Why Is One of America’s Most Charter-Heavy School Districts in Suburban Georgia?

Source: Chris Kardish, Governing, December 18, 2013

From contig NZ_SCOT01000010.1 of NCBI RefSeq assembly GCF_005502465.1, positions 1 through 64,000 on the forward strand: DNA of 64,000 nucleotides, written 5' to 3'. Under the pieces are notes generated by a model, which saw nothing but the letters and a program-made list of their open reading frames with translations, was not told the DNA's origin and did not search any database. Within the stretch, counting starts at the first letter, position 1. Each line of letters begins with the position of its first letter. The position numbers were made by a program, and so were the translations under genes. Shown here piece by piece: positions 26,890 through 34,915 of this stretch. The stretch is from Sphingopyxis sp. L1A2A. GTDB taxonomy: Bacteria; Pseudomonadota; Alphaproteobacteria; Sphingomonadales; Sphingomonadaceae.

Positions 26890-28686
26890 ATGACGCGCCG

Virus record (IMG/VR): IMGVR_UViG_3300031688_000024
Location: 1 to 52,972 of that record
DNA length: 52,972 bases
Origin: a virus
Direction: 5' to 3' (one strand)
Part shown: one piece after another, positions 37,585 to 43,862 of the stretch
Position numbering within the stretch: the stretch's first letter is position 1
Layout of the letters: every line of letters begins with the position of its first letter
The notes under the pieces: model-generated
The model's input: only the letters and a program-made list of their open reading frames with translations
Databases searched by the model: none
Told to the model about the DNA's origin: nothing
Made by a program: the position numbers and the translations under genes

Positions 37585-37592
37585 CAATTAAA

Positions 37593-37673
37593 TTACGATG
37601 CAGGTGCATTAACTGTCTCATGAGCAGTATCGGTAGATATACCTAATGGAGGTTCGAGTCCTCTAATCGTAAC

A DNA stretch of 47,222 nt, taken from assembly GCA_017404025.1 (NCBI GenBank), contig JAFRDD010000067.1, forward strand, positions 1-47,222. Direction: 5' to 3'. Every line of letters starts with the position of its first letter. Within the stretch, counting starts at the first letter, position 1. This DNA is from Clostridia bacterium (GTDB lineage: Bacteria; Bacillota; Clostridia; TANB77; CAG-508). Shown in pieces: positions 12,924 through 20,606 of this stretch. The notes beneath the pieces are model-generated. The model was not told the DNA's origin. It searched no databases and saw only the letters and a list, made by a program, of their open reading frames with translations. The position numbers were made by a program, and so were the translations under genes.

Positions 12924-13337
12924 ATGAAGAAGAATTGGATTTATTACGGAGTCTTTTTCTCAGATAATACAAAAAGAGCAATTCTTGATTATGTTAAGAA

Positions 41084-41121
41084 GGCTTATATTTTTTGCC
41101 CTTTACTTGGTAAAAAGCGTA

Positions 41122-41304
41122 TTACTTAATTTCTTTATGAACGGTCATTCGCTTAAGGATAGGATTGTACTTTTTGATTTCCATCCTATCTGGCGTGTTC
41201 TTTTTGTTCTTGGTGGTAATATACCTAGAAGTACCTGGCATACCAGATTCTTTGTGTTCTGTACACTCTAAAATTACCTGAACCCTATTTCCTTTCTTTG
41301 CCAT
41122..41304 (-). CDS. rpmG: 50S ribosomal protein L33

Hall County, Ga., has quietly become full of charter schools. But its model isn’t what you’d think. … The process for becoming a charter school and getting authorization varies state by state. In Georgia, local boards of education can initiate charter applications, though they need the state board to sign off. A ballot measure passed last year also granted authority to a new commission to approve charter school applications that were rejected by local boards. Hall County’s charter expansion started about six years ago as an attempt to deal with dramatic demographic changes. A district that started the 2000s 80.75 percent white suddenly saw an influx of Spanish speakers (by 2010, the Hispanic population was 27 percent). Today, 61 percent of students qualify for free-or-reduced lunch, a standard measure of child poverty, and nearly 20 percent of its students are English-language learners. Looking to Charlotte and Houston for inspiration, the district launched World Language Academy, an elementary school that instructs all students in English, Spanish, and now Mandarin Chinese. …